In the David and Goliath world of science research funding, young scientists who lack the experience and PI status to pull in funding from sources like the NIH and NSF now have a new resource at petridish.org. The website, just launched in a beta version, allows scientists to appeal to ordinary folk for funding to support their research, with typically modest goals of $10,000 or less. The nine projects that debuted on petridish.org are almost all led by PhD candidates, post-docs, and staff researchers from top universities, and most are looking to travel to do data collection for life science projects. These could be tomorrow's big names in science research, getting innovative about moving their research forward now.
As one scientist said of her and a colleague's experiment in online crowdfunding for their biology research project (quoted in a New York Times Science article):
“Both of us had some hesitation. We were sort of afraid we’d lose some legitimacy in the eyes of other scientists. It’s not a peer-reviewed process. I was just ready to do anything it took to do my research. I have had to be opportunistic about keeping my research going. I collect data guerrilla style — when and where I can! I think my story is typical.”
Crowdfunding, like crowdsourcing, may just be the next way that the internet changes the rules about how things are done, in this case giving science entrepreneurs the opportunity to sell their projects the way artists and other creative types have on pioneering crowdfunding sites like kickstarter.org. In fact, scientists have gotten funding on kickstarter.org before too (the above quote and article), which seems to have sown the seed for the research-exclusive petridish. And though the amounts these researchers seek are small currently, there's considerable upside potential. One recently-funded proposal (for a video game) on kickstarter brought in over $3 million from funders who just wanted to see it happen. Could that scenario play out for a budding scientist? Perhaps, but many research projects really can make that phase transition to hardened reality with a sum like $5,000-$10,000 --equipment included. And as a proving ground, that first step can change the course of someone's scientific career.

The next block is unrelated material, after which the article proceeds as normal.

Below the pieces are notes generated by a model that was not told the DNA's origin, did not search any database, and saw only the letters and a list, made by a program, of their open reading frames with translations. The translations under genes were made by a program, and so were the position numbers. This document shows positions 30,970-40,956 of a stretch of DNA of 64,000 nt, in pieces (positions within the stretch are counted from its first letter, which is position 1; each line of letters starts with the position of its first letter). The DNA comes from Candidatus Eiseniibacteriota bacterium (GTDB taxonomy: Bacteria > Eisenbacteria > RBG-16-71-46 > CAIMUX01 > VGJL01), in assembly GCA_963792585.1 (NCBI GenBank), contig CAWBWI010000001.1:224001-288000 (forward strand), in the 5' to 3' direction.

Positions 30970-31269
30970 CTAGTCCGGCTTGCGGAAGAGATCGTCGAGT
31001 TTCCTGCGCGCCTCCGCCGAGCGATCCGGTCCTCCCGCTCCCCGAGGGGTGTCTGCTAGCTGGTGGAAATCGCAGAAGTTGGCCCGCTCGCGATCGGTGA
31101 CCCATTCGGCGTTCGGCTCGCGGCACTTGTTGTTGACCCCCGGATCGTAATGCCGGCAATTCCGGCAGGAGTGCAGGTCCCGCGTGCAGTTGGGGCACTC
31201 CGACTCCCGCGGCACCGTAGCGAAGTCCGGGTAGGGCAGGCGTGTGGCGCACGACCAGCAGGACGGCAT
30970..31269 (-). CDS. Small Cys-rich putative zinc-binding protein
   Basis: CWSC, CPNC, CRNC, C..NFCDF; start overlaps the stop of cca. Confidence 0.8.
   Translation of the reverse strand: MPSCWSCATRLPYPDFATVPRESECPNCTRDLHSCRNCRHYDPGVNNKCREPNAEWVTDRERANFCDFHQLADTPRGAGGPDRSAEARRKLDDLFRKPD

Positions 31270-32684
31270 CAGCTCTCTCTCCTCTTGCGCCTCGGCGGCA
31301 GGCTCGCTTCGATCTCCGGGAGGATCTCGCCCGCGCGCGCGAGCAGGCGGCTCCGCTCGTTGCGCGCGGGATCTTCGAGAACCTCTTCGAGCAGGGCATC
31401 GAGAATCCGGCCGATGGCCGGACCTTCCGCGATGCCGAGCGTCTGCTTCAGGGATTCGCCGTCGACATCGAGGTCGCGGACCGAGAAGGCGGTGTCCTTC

There will be skeptics and critics of this mass-marketing of science to non-scientists. Where is the oversight? The peer screening? Won't only the "baby animal" projects get funded (the ones with a cute mascot)? There are issues to work out, but the model is too irresistible not to risk giving it a try. Technically, we already are the ones who fund multi-million dollar NIH projects, through our taxes. Experts make the decisions about who gets what, true (and that's probably a good idea), but how wrong could you and I go giving $20 to fund a PhD student's research trip to Peru to study rare butterflies? Especially when he'll send us pictures with his thanks, and a link to his dissertation when it's published?
[Lepidopterist Geoff Gallice, courtesy of his petridish.org project page]
For an interesting discussion of how crowdfunding laws for business may be rewritten soon and what the implications could be, read this recent SBWire article: The Crowdfunding Bill Just Might Save Entrepreneurship.
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